is seeking damages for deprivation of the property for the period
it was held and this is a "remaining live issue." Furthermore, as
the court stated in Klim v. Jones, 315 F. Supp. 109, 117 (N.D.Cal.
1970), a case on all fours with the instant case:
Since any such recovery [damages] depends in part
upon a determination by this court that the
defendants acted pursuant to an unconstitutional
statute, this action is not rendered moot by the
return of the plaintiff's belongings.
Since plaintiff's claim for damages in Count II, as in Klim, is
dependent on the resolution of his claim in Count I, the
constitutional challenge to the Illinois Innkeepers' Lien Laws is
a live issue which satisfied the constitutional requirement of a
case or controversy. Count I has not, therefore, been rendered
moot by the return of the plaintiff's property.
One of the basis for this action is alleged to be the Civil
Rights Act of 1871, 42 U.S.C. § 1983, with jurisdiction founded
on 28 U.S.C. § 1343(3).*fn3 Title 42, United States Code,
Section 1983 provides in pertinent part that:
Every person who, under color of any statute, * * *,
of any State * * *, subjects, * * *, any citizen of
the United States * * * to the deprivation of any
rights, privileges or immunities secured by the
Constitution or laws, shall be liable to the party
injured in an action at law, suit in equity, or other
proper proceeding for redress.
The question in this case is whether the defendants deprived the
plaintiff of his right to due process "under color of" state law.
As stated above, the defendants have admitted in paragraphs 11,
13, 16, and 17 of their answer that they invoked their rights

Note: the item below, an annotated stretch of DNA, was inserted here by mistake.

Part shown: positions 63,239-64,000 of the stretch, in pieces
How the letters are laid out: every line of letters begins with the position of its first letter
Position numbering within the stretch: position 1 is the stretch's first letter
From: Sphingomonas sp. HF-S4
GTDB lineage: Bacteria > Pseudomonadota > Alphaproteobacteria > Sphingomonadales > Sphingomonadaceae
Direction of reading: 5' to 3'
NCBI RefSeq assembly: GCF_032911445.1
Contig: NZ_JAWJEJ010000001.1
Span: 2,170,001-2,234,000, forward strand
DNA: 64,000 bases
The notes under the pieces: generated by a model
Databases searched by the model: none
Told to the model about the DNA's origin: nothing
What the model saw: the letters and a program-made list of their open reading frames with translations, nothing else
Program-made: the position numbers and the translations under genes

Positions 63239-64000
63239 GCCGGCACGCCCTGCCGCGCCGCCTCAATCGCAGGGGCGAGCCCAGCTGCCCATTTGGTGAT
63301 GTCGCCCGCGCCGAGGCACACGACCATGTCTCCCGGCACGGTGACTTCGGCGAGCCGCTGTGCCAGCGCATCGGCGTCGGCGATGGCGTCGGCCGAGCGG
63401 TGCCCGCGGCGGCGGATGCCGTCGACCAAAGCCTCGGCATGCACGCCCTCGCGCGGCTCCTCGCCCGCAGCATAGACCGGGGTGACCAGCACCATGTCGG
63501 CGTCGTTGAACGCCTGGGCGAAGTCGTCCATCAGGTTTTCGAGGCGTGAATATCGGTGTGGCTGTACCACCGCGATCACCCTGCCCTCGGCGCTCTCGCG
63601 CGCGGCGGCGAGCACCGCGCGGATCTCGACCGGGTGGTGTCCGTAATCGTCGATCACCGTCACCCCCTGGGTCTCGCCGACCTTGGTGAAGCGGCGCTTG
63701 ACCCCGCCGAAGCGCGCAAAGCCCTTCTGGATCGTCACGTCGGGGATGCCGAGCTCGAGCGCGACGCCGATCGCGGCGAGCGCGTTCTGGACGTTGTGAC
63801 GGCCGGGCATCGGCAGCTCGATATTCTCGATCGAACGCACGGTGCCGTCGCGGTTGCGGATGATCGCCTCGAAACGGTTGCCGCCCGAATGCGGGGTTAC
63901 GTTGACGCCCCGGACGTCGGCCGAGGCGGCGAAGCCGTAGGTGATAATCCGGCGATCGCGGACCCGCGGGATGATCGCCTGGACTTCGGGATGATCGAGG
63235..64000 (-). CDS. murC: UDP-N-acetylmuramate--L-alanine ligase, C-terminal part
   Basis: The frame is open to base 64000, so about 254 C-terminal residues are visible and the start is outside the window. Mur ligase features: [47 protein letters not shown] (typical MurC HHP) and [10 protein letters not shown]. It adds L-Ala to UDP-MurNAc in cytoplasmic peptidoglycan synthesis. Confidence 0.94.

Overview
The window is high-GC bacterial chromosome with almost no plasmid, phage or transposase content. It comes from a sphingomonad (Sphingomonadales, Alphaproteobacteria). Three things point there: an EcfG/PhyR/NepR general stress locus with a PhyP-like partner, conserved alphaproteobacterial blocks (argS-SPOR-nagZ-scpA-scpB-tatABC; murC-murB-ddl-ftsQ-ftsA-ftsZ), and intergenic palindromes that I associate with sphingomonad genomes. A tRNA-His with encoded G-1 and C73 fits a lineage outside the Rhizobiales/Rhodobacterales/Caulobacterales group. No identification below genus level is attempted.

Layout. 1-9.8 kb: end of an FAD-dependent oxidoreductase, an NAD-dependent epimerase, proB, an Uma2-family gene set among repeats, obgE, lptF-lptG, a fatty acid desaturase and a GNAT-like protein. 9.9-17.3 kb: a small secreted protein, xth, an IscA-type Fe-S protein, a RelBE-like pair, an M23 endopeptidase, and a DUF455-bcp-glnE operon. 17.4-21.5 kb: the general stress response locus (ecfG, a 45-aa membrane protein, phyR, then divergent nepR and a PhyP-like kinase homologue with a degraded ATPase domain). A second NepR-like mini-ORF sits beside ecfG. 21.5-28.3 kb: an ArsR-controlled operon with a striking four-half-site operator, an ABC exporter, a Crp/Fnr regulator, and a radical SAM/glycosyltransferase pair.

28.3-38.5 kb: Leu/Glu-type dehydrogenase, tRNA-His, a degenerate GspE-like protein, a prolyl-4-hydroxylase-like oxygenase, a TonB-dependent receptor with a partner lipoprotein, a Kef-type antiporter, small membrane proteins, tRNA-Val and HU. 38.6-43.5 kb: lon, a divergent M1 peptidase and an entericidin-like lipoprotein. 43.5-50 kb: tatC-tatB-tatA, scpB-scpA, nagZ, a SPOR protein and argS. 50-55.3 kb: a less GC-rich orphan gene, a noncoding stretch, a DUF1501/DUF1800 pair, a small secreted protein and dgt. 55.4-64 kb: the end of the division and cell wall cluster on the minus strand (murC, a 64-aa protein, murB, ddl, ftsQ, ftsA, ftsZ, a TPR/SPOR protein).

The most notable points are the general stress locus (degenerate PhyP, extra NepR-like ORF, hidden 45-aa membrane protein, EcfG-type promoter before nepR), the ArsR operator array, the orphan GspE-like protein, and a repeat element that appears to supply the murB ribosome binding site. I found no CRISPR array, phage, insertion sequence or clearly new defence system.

under the Illinois Innkeepers' Lien Laws to seize and hold the
In the much cited case of United States v. Classic,
313 U.S. 299, 325-326, 61 S.Ct. 1031, 1043, 85 L.Ed. 1368 (1941), the
Supreme Court stated that:
Misuse of power, possessed by virtue of state law and
made possible only because the wrongdoer is clothed
with the authority of state law, is action taken
"under color of" state law.
Although Classic dealt with the action of state officials, it has
been widely interpreted to cover acts of private individuals
acting in concert with state officials, Adickes v. S.H. Kress &
Co., 398 U.S. 144, 150, 90 S.Ct. 1598, 26 L.Ed.2d 142 (1967), and
to cover acts of private individuals exercising authority granted
by state law. Hall v. Garson, 430 F.2d 430, 438-440 (5th Cir.
1970); McKinley v. Investors Realty & Management Corp., (N.D.Ill.
March 26, 1971, 70 C 3224 1/2); Santiago v. McElroy, 319 F. Supp. 284
The above cited cases find support in the rationale espoused by
the Supreme Court in Reitman v. Mulkey, 387 U.S. 369, 87 S.Ct.
1627, 18 L.Ed.2d 830 (1967), a case in which all of the parties
were private individuals. Reitman involved a husband and wife who
sued under certain California civil rights statutes alleging that
the defendants had refused to rent them an apartment solely on
account of their race. The trial court granted summary judgment
to the defendants on the ground that the civil right statutes had
been rendered void by the adoption of Art. I, § 26 of the
California Constitution which authorized private discrimination.
The California Supreme Court reversed, holding that since
prohibited state involvement could be found where the State had
merely taken affirmative action to make private discriminations
legally possible, ...